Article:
Monday, August 5, 2019

Cadbury History And Important Developments Marketing Essay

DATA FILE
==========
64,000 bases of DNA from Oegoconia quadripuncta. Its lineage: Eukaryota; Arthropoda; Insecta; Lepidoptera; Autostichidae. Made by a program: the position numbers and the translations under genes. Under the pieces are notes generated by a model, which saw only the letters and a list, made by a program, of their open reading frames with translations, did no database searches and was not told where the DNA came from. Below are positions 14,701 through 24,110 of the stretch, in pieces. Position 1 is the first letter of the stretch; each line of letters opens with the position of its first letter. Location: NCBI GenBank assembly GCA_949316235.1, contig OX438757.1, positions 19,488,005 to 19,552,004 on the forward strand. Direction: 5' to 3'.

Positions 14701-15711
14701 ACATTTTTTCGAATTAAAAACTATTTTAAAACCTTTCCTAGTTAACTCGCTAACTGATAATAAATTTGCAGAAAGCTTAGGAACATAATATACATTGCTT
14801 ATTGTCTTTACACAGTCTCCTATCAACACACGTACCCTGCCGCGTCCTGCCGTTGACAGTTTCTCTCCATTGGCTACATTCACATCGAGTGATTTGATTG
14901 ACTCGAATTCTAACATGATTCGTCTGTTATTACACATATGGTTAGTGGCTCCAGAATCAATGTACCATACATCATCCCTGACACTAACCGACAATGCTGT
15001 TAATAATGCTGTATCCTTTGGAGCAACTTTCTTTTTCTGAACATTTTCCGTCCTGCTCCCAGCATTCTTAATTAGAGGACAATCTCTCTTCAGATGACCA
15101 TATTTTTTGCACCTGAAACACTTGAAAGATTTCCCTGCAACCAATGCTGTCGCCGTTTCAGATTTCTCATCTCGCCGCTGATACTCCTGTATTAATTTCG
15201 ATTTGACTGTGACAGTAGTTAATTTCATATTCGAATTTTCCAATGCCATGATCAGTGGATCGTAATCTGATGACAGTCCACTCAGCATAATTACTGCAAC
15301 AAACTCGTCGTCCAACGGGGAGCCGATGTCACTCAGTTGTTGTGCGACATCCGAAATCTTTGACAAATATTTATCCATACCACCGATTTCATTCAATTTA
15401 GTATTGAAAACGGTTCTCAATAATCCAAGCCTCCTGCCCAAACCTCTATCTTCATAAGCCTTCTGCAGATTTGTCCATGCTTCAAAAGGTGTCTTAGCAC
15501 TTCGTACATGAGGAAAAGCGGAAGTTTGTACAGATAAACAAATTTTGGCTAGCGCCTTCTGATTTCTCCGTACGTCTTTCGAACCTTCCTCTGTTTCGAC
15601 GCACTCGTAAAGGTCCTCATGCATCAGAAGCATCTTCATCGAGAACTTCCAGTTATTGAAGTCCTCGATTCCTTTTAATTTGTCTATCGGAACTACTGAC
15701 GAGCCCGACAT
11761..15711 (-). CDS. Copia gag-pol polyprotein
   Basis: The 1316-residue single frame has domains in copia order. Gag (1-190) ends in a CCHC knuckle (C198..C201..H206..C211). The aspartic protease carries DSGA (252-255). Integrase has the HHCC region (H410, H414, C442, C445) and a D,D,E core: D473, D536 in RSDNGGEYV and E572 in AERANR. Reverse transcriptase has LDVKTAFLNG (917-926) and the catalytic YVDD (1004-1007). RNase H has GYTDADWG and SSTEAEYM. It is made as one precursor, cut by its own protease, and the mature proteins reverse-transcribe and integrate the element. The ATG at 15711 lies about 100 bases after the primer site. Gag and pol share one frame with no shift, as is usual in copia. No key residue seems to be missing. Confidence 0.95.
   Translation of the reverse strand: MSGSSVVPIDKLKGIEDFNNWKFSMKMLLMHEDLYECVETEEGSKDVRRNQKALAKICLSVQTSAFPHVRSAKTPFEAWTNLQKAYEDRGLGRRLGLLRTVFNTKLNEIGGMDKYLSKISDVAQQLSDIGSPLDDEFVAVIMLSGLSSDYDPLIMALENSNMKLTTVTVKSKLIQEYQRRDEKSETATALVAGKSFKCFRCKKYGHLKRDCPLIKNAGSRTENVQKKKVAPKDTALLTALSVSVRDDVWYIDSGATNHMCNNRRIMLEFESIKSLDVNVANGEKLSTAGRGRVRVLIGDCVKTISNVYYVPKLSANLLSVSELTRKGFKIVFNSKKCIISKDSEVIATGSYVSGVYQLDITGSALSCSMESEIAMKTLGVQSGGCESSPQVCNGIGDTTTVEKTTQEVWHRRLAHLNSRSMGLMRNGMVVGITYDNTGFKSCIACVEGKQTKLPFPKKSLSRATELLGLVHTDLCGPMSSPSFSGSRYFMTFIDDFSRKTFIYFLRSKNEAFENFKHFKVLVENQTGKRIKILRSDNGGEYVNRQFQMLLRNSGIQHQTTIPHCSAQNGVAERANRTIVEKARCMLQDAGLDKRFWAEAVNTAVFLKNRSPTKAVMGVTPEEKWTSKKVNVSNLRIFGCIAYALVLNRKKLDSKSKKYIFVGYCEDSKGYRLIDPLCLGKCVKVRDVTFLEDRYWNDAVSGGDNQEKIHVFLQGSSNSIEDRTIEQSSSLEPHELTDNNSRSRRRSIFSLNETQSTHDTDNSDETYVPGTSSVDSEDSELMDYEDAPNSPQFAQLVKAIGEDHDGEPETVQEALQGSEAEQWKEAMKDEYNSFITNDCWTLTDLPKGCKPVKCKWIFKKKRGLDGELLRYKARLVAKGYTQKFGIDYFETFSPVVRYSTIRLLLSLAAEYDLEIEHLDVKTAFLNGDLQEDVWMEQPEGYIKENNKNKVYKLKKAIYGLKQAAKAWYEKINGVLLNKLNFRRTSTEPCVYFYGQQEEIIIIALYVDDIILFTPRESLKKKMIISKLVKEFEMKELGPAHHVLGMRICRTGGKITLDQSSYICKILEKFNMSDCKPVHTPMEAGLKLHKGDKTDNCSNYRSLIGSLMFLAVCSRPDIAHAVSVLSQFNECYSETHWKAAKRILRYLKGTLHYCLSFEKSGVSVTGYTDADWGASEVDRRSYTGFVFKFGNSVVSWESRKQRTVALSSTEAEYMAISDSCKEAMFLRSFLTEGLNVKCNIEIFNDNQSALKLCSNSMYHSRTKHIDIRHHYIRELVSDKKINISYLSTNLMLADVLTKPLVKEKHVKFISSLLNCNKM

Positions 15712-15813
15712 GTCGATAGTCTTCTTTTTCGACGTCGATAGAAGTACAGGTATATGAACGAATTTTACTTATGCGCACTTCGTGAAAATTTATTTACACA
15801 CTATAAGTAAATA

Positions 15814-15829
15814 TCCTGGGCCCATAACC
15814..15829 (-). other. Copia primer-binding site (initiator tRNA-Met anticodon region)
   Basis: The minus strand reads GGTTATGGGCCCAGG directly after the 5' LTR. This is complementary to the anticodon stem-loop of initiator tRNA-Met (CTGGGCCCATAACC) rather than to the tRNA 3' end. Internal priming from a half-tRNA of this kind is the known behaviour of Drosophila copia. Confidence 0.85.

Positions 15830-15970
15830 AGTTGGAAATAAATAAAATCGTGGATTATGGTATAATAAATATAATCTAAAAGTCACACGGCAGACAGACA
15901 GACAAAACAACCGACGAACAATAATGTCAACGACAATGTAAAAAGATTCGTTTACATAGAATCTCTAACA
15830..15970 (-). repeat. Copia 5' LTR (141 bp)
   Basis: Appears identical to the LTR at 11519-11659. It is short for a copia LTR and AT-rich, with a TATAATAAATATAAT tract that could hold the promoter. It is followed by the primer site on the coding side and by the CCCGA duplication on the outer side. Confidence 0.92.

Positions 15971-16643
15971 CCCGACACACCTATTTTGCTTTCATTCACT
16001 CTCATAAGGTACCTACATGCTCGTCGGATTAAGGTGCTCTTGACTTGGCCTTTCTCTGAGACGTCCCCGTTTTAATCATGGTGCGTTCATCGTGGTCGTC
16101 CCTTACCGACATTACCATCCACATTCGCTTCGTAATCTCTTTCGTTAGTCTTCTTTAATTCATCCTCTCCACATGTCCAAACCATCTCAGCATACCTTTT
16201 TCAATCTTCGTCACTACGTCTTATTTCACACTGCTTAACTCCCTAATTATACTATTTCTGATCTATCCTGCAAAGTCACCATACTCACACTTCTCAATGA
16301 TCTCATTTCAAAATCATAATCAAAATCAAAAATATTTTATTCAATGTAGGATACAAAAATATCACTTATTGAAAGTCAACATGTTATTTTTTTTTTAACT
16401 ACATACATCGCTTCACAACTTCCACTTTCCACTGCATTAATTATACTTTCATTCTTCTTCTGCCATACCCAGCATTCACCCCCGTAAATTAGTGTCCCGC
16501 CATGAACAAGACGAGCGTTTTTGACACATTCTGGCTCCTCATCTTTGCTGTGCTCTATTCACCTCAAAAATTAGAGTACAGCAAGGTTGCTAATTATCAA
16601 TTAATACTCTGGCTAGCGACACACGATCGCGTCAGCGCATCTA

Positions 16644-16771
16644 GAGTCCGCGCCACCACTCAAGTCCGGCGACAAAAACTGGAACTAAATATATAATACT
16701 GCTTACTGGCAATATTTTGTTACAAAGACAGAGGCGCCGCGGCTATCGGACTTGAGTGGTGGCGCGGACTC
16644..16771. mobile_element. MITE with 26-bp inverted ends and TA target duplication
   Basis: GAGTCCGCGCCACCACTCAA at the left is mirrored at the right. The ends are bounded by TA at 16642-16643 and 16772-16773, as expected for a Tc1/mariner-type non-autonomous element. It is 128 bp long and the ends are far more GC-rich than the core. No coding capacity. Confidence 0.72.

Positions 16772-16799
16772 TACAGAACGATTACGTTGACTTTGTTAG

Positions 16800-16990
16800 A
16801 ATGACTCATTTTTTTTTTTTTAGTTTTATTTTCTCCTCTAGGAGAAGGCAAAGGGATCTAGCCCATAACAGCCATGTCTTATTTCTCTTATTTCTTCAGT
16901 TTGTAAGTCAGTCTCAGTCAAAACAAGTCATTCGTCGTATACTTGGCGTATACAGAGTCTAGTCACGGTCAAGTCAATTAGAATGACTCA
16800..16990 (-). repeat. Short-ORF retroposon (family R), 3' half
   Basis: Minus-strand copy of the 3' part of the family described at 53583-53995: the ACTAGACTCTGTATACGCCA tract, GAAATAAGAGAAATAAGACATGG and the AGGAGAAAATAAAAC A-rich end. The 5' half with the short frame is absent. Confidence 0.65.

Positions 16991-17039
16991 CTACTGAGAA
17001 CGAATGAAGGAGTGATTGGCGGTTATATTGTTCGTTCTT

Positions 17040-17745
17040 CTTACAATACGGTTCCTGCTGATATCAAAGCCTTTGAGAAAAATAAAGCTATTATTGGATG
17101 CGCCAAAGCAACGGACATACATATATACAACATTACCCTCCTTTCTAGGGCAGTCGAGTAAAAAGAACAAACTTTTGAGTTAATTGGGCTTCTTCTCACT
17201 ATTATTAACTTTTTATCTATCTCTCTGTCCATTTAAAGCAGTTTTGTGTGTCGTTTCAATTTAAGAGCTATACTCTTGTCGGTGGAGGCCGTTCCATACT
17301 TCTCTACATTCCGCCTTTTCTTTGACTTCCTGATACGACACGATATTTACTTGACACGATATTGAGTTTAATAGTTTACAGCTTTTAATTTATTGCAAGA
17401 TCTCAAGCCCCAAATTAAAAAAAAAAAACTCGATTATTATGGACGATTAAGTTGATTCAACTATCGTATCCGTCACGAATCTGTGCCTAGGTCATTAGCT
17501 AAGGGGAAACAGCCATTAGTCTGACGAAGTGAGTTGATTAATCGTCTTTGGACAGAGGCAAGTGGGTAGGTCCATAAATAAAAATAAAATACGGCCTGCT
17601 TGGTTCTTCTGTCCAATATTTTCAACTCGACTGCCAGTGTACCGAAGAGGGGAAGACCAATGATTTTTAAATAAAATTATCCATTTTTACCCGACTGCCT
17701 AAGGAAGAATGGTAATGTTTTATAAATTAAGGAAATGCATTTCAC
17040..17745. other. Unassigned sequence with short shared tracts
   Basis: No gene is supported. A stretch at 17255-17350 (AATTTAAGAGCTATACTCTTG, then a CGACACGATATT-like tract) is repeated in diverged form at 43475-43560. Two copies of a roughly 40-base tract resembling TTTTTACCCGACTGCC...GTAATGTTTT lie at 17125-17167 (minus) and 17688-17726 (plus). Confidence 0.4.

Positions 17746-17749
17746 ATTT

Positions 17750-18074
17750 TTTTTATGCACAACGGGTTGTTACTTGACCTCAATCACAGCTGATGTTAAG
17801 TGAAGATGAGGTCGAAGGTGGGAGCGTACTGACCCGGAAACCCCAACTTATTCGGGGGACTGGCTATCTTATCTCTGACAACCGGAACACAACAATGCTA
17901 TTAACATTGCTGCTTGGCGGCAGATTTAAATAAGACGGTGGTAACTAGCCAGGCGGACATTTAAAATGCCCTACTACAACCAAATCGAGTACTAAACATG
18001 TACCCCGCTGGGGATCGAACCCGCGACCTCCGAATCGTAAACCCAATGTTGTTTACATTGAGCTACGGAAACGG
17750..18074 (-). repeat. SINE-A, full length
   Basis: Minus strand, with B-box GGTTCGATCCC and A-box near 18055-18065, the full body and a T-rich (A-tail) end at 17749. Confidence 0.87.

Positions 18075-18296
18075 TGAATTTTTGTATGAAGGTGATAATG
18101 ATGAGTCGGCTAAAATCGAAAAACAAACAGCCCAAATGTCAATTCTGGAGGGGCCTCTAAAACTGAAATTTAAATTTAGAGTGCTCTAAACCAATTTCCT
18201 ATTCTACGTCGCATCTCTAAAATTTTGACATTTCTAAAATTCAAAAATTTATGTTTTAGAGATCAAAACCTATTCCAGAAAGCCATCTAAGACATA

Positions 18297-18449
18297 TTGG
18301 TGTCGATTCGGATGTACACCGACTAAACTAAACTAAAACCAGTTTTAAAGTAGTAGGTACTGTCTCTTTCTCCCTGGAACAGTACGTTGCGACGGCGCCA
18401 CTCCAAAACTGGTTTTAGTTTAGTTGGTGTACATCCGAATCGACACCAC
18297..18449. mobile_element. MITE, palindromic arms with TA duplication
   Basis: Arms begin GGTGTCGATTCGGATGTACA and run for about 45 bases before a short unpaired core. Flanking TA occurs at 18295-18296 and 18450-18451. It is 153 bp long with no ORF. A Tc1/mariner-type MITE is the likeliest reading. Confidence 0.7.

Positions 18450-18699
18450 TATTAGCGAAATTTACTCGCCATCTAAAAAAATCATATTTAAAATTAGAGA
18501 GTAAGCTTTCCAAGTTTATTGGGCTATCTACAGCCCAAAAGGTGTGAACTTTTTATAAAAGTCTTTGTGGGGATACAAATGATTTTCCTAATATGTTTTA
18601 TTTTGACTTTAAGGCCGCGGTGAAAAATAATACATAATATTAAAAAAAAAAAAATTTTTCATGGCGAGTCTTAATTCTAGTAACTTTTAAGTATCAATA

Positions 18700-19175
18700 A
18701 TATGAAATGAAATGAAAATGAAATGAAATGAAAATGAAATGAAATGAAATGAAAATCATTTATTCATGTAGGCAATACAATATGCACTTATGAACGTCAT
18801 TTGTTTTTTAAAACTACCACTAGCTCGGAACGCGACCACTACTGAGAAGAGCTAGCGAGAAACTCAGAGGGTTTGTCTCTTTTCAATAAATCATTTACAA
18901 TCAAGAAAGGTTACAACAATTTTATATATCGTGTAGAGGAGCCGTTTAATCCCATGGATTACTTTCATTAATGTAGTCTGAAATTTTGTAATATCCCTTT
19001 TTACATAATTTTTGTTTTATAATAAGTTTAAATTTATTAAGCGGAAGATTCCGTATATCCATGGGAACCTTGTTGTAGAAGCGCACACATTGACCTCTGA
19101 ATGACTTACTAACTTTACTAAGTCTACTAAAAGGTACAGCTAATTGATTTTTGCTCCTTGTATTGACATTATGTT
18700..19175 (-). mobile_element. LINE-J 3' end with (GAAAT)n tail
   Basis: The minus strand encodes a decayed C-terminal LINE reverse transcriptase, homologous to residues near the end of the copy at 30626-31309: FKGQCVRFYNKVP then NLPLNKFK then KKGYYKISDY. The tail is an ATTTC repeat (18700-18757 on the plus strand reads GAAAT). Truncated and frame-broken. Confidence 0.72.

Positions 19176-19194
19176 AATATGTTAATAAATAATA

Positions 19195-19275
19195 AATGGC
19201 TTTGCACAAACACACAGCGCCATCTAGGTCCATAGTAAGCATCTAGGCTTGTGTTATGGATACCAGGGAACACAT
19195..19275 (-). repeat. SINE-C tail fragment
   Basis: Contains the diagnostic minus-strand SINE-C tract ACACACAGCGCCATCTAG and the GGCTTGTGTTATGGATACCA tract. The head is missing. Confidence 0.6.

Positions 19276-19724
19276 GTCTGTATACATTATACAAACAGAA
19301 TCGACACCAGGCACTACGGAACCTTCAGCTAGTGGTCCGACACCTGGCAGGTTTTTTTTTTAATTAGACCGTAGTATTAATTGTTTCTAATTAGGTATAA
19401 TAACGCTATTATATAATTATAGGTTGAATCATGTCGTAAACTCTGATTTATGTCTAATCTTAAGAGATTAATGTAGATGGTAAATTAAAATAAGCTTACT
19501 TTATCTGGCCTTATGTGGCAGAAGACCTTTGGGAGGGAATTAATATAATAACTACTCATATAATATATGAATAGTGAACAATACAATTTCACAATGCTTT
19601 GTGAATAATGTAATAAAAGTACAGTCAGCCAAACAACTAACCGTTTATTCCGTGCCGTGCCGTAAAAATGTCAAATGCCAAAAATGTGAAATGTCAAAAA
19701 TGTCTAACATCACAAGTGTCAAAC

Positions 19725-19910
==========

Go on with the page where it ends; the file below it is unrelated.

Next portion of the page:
Cadbury History And Important Developments Marketing Essay The name of Cadbury in the domain of chocolates was first established in the year 1824, when John Cadbury opened a store in Birmingham, London, selling freshly made cocoa and drinking chocolate. Seeing the heavy demand and success of his shop, John Cadbury set up a factory to commercially produce his offerings. In 1861, sons of John Cadbury Richard and George Cadbury took over the control of the company and to save Cadbury from closing down, invested all their funds into a cocoa press. It offered an efficient processing technique, reducing wastage and eliminating use of additives, thereby making the product Absolutely Pure (Cadbury marketed it like this). In the later years, Cadbury realized that a lot of cocoa butter is left after processing cocoa and if it is combined with milk; milk chocolates can be made out of it. So, in 1905, Cadbury launched the Dairy Milk for the first time, which became one of the major chocolates to be sold and consumed around the world. In the same year, Cadbury commissioned its first logo and went ahead on the lines of making it a brand to continue for long. First Cadbury logo commissioned. A smooth and outreaching success of Cadbury received a heavy blow during the Second World War. Rationing was imposed and the manufacturers were prohibited from using fresh milk. Cadbury finally resorted to dried skimmed milk powder and marketed the product as Ration Chocolate. Cadburys Ration Chocolate. So as to expand its operations in other countries, on 19th July, 1948, Cadbury entered India as a private limited company as Cadbury-Fry (India) Private Limited. With the years, they started setting up manufacturing facilities in the country too. Company felt the need to cut costs while maintaining quality. It decided to source the milk and cocoa from India only and eventually undertook the project for development of cocoa and milk in India. This included establishing a special advisory board, research centres and tying up with Induri Farm Ltd., for betterment of cattle breeding for better milk yield. Seeing the growing demand for chocolates in India, Cadbury realized the market potential here. They converted themselves into a public limited company on 7th June, 1977 Cadbury India Pvt. Ltd. And then in 1984, Cadbury launched its legendary brand Dairy Milk in India. Little did they know at that time that this product will become the flag bearer of the company in India. Besides chocolates and cocoa, the company also tried its hands on other products like food drinks, ice-creams, confectionaries, apple juice and even exporting software. The company introduced a high-protein food drink Enriche in 1988. A year later, they introduced Dollops ice cream in strategic alliance with Unilever. Cadbury India expanded its offerings to Five-Star, Perk, Crackle, Gems, Bourneville, Temptations, Nutties, etc and currently has 70.07% of the chocolate market share in the country with Nestle India second in the lead. Out of this around 30% is captured by Cadburys Dairy Milk alone. Mergers and Acquisitions J.S. Fry and Sons Ltd. In 1919, Cadbury merged with Frys, the manufacturers of the first chocolate bar. They merged together to form the British Cocoa and Chocolate Company and became the manufacturers of popular chocolate brands like Countlines (a hit in US and Canada), Crunchie, Fudge and Picnic. Schweppes Cadbury went for a merger with the drinks giant Schweppes. This led to the formation of Cadbury Schweppes in 1969. This merged company went on to acquire top brands like Canada Dry, Snapple, Royal Crown, etc, to increase its world market share in drinks. In 2003, Cadbury Schweppes took over the worlds second largest gum manufacturer, Adams and became the world leader in confectioneries. Due to such a wide scale of operations, it became difficult to manage all the verticals under one umbrella. So the company decided to split into two one focusing on the chocolates and confectioneries while other on the drinks business. This led to the demerger of the companies in 2007 to form Dr Pepper Snapple Group to handle the drinks business. Kraft Foods Inc. In January, 2010, Kraft Foods Inc took over Cadbury for  £11.5 billion and became the global confectionery leader. But due to lot of offerings by Kraft Foods it got split into two and Cadbury came under the newly formed company Mondelez International. Consumer Behaviour The consumer behaviour of the world population towards chocolates and confectionaries has seen a drastic change over the years. Initially, chocolates were too costly and selective that only the high-ups of the society could afford to consume it. They were more of a luxury and in England; chocolate boxes were gifted only on very special occasions. But today, from a delicacy, chocolates have become an everyday sweet. Cadbury recognizes it and endorses this belief by its Aaj meethe me kya hai campaigns, forming an image that Cadbury is for everyone, everyday. Also they have made the Cadbury chocolates, especially Dairy Milk, synonymous with the word meetha or sweet. They understand how Indians have a sweet tooth and the youth is moving away from the traditional sweets. To capture this market opportunity, they pushed strongly for campaigns like Kuch meetha ho jaye and offered festive packs like Celebrations to replace the traditional Indian sweets. Some other significant decisions taken by the company with respect to changing consumer behaviour: In 1987, Cadbury launched Wildlife Bar chocolate. For sale of every bar of it, the company contributed a portion to the wildlife fund. The company marketed itself as an environmentally-aware firm, and the people could relate to the cause and supported the company. With the idea of capturing the maximum of India Inc., Cadbury also entered the confectionery business by launching a sugar candy Googly. Such candies were easy to manufacture in bulk, convenient to distribute. Also, they were lowly priced and could be consumed by the all the sections of the Indian society, who either didnt have a taste for chocolate or couldnt afford it. To bring the chocolates and food drinks within the budget of the wide middle-class population of India, Cadbury went for LUP (Low Unit Packs) by introducing chocolates in small grammages. The youth had more affinity to chocolates and colas and wanted to be a part of the new trends. Cadbury made it simpler for them by the LPU offerings and was very effective in capitalizing on this changing consumer behaviour. Not only the youth, the company also targeted the adults especially mothers by introducing its famous food drink Bournvita in sachets. As a result, in the wake of changed consumer behaviour, where mothers preferred health-drinks for their children, Cadbury easily entered the homes of even middle class families, who couldnt afford large packs at a time. Over the years, the consumers have become more health and quality conscious and the companies cant be casual about such stricter consumer behaviour. A classic case when Cadbury erred was the Worms controversy. A batch of Dairy Milk chocolate was infested with worms. It lead to a huge controversy. People lost their trust in a quality conscious company like Cadbury and the consequences were loud and clear-Cadburys Diwali time sale of products dropped by a whopping 30%. The company bounced back by launching Operation Vishwas. They recalled all defective chocolate batches and even introduced double and plastic based packaging to ensure safety. They also roped in a reliable and trustworthy role model Amitabh Bachchan to invoke the lost trust of the people in the brand. Eventually, Cadbury was successful and is the market leader in the country. EMAMI GROUP The Emami Group came into existence when two ex-Birla Group executives Radhe Shyam Agarwal and Radhe Shyam Goenka, resigned from their jobs in 1974 to establish an ayurvedic medicine and cosmetic manufacturing unit in Kolkata. They named the company Kemco Chemicals. The founders had a strong belief that India being the land of Ayurveda, people here still had faith in the traditional medicinal system. And if it can be complemented with latest manufacturing techniques, it can be a huge commercial success. They made a risky decision of setting up their first factory in a sensitive area like Kolkata, where labour unrest, strikes and even cases of violence were common. But later, all turned out to be well. Realizing the size and potential the Indian middle class had, Emami targeted them initially and started off with a paltry sum of Rs 20,000.The distribution of the products under the Emami brand was initiated in West Bengal where the founders went to markets and retailers to market their products. Owing to the superior quality and competitive pricing of the products, as compared to other multinational products, the market and consumers easily accepted Emami. Slowly but steadily, efforts were put in to expand the distribution network in other eastern states. Soon, Emami went pan-India, where too it replicated its success as a trustworthy, reliable and traditional-yet modern brand. The basket of Emami products in the 1970s included standard and daily use products like Emami Talcum Powder, Vanishing Cream and Cold Cream. These were primarily focused at the fairer sex and were backed by strong marketing campaigns on radio and post-1982 on TV too. Emami was doing well when in 1978 it came across an opportunity to take over a dying yet credible company Himani Limited. The company was well known in eastern India for many years but due to poor operations and thin profit margins was on the verge of closing down. Emami at that time took a bold decision of acquiring Himani and by capitalizing on it brand equity and factory unit, transform both Himani and Emami into a larger and more successful company. After six years of acquiring Himani, Emami came out with two revolutionary products under the ambit of Himani only Boroplus Antiseptic Cream and Boroplus Prickly Heat Powder. These were introduced to cater to the change in consumer behavior. People were starting to become more conscious about their choices and wanted specialized products. Earlier they used to go for any cream or any talcum powder. But Emami knew that they had to produce and market specialized products like antiseptic creams for minor cuts and bruises and prickly heat powders for Indias scorching summers, to cater to changing consumer needs, so as to assure their sustenance in the future. Riding high on the success of brand Boroplus, the company launched it in Nepal, Ukraine and Russia. There also these products were a great success. The decade of 90s was very important and crucial for Emami. They launched an ayurvedic cool oil under the Himani brand Navratna Cool Oil. The oil was a runaway success and such was the demand of the product that Emami had to expand operations and setup another manufacturing facility in Pondicherry. Till date, Navratna oil is the world leader amongst cool oils. It was developed keeping in mind the changing behavior and lifestyles of the consumers. Lives became more stressful and hectic. People were losing on their health and wellness quotient and illness crept in. Keeping alive the tradition of massage, Emami developed this cool oil to not only cool off a person but also relieve him of stress, headaches, heat and insomnia. The people connected with the product and realized its usefulness in their lives. Availability of the oil in low unit packs further reached out to the rural population. Eventually, Navratna oil found acceptability in all economic sections of the society due to its USP. The setting up of the second manufacturing facility in Pondicherry provided two-pronged benefit to the company. Not only it catered to the heavy demands of Navratna Oil but also opened the markets of south India for Emami lead by Navratna Oil. Not only powders and oils, Emami increased its offering to chywanprash, hair dyes and pain-relief ointments. To further add on to its portfolio, Emami acquired close competitor Zandu and re-launched its products including balms and health foods. But in 2010, Emami had to face a failure in acquiring a tough competitor like Paras Pharmaceuticals. Paras had a parallel portfolio to Emami and included top brands like Moov, Krack, DermiCool, Livon, SetWet, Zatak, etc. If acquired, Emami would have become a major market player in the FMCG sector. But its bid fell short and Paras was eventually acquired by Reckitt Benckiser (RB). Emami now is in talks with RB to acquire Paras. A classic example of Emami changing with times is the launching of Fair and Handsome, a fairness cream for men. Emami understood that Indian men no longer want that dark skin tone and long for a fairer skin, a belief popular amongst the females. So, they launched a specialized product particularly for mens tough skin. Since its inception, Emami knew that its USP is ayurvedic compositions and it has to maintain it. Ayurveda connected well to the people in the 70s and 80s but in the new millennium, people, especially the youth are reluctant to such age-old traditional methods. They are more inclined towards latest researched techniques and formulations for their health and beauty. Emami understood this threat and heeded to the changing consumer behavior by roping in stars like Amitabh Bachchan, Shahrukh Khan, Kareena Kapoor, and many south stars , which promote the products amongst the youth and portray an image that Emami is a brand which offers the best of ayurveda and modern techniques and is a favourite amongst their star icons too.